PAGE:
Why it loves the Summer sun, 
    Or the Summer shower; 
I will ask the lover’s heart
     Why it loves the moon, 
Or the star-besprinkled skies
     In a night in June. 

Ask me why I love you, dear, 
    I will ask the vine 
Why its tendrils trustingly 
    Round the oak entwine; 
Why you love the mignonette
    Better than the rue,—
If you will but answer me, 
    I will answer you. 

Ask me why I love you, dear, 
    Let the lark reply, 
Why his heart is full of song
   When the twilight’s nigh; 
Why the lover heaves a sigh
    When her heart is true; 
If you will but answer me,
    I will answer you. 

This poem is in the public domain. Published in Poem-a-Day on February 15, 2020, by the Academy of American Poets.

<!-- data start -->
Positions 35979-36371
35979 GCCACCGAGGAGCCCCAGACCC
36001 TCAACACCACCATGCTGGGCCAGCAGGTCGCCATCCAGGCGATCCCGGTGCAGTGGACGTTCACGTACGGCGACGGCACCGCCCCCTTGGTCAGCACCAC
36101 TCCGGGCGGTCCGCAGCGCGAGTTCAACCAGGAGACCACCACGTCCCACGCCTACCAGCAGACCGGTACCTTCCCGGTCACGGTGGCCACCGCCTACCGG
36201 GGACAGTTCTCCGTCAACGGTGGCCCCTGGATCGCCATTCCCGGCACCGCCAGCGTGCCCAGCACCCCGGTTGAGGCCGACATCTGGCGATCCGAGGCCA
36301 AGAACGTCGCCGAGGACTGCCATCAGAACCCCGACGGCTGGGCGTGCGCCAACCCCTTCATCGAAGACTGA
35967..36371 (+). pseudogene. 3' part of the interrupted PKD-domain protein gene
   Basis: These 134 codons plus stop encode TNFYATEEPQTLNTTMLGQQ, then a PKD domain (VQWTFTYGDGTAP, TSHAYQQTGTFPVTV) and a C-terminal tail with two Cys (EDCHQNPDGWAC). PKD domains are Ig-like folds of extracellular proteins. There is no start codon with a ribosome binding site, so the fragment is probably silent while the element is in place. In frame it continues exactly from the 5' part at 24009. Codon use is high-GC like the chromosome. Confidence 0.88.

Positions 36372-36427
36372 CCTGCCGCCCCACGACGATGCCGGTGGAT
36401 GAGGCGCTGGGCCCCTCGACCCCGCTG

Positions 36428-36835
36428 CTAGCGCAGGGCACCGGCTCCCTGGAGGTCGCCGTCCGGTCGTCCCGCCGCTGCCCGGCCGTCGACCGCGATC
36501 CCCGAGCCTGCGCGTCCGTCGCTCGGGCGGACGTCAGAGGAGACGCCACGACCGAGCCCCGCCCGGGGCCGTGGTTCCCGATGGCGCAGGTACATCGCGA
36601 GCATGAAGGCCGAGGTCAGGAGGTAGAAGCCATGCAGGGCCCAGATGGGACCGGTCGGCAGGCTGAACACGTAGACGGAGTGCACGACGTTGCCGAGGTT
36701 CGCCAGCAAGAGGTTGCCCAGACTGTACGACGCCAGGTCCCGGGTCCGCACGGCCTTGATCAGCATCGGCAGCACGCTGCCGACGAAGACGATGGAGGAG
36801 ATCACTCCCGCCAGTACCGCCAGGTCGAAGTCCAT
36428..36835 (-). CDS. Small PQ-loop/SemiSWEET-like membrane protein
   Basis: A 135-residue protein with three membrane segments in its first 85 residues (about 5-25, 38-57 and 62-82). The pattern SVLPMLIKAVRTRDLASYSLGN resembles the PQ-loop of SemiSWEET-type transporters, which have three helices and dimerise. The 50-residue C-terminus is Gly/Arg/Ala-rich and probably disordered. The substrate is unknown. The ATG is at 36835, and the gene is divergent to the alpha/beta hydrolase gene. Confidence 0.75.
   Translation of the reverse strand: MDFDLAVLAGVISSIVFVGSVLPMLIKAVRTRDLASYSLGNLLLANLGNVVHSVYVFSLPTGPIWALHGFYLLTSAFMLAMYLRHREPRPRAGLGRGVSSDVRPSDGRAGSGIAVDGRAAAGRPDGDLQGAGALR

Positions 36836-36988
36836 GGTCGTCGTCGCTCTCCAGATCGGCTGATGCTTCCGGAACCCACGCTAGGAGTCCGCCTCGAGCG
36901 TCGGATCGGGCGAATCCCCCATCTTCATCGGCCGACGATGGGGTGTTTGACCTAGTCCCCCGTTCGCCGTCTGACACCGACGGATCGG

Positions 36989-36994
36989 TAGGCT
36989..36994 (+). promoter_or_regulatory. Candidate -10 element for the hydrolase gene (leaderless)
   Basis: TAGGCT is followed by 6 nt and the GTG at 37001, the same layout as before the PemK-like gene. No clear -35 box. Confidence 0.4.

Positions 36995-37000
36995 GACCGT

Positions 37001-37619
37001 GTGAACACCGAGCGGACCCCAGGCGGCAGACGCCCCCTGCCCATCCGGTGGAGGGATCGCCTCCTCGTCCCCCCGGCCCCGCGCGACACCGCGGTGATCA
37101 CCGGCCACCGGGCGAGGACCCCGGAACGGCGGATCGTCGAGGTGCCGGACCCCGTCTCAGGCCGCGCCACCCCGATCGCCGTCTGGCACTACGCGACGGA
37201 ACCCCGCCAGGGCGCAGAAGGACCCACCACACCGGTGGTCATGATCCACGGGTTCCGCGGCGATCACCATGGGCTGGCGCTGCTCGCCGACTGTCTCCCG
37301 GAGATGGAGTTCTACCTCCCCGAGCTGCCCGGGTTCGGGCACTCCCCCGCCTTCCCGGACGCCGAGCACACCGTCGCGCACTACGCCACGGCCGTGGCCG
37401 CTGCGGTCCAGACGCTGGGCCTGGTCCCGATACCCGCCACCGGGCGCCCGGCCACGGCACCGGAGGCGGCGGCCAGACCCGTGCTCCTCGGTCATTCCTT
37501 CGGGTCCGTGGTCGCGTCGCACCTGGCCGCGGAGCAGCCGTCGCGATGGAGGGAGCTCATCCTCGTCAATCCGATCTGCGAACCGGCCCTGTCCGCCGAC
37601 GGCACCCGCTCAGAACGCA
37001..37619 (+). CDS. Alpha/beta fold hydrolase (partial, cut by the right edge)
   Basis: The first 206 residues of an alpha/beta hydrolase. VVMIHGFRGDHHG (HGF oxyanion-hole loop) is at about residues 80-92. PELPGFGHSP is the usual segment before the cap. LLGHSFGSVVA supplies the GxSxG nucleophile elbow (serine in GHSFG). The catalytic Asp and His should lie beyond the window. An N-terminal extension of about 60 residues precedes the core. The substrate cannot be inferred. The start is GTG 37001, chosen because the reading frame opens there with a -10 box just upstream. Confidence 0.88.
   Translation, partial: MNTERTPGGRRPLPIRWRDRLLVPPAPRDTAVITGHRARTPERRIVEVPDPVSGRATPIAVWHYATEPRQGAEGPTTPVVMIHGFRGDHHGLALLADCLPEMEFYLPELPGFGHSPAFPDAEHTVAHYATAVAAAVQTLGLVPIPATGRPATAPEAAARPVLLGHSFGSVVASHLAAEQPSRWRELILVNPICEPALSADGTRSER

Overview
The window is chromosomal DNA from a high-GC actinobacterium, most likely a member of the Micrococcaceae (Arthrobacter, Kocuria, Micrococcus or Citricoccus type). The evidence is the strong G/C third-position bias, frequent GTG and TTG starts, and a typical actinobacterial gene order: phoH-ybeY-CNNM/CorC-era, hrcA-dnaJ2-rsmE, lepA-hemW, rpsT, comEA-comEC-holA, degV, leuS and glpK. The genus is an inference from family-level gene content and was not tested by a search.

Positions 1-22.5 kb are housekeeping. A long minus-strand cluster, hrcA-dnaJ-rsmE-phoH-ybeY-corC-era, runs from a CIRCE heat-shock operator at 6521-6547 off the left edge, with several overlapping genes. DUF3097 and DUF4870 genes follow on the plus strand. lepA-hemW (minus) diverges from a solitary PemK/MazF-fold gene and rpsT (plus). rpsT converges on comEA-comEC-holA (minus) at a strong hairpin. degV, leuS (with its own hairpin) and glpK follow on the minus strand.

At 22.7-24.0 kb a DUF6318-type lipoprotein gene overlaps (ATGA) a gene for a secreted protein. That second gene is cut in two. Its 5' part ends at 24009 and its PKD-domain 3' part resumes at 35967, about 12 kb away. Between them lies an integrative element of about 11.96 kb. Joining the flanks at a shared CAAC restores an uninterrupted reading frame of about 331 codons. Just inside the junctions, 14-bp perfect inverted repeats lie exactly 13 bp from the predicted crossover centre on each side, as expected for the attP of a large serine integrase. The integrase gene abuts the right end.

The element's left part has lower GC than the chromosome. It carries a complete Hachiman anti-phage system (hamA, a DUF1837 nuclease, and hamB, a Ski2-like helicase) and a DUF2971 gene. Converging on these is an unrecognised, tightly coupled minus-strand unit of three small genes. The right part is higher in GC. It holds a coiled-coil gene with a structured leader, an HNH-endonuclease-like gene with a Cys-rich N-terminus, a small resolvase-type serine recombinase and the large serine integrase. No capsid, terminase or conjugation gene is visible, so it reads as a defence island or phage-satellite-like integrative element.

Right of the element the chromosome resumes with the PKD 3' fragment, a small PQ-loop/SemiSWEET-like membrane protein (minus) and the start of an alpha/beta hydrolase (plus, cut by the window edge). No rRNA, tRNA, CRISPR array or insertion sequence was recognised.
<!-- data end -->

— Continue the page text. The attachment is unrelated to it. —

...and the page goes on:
Seen my lady home las’ night,
    Jump back, honey, jump back.
Hel’ huh han’ an’ sque’z it tight,
    Jump back, honey, jump back.
Hyeahd huh sigh a little sigh,
Seen a light gleam f’om huh eye,
An’ a smile go flittin’ by⁠—
    Jump back, honey, jump back.

Hyeahd de win’ blow thoo de pine,
    Jump back, honey, jump back,
Mockin’-bird was singin’ fine,
    Jump back, honey, jump back.
An’ my hea’t was beatin’ so,
When I reached my lady’s do’,
Dat I couldn’t ba’ to go⁠—
    Jump back, honey, jump back.

Put my ahm aroun’ huh wais’,
    Jump back, honey, jump back.
Raised huh lips an’ took a tase,
    Jump back, honey, jump back.
Love me, honey, love me true?
Love me well ez I love you?
An’ she answe’d, “’Cose I do”—
    Jump back, honey, jump back.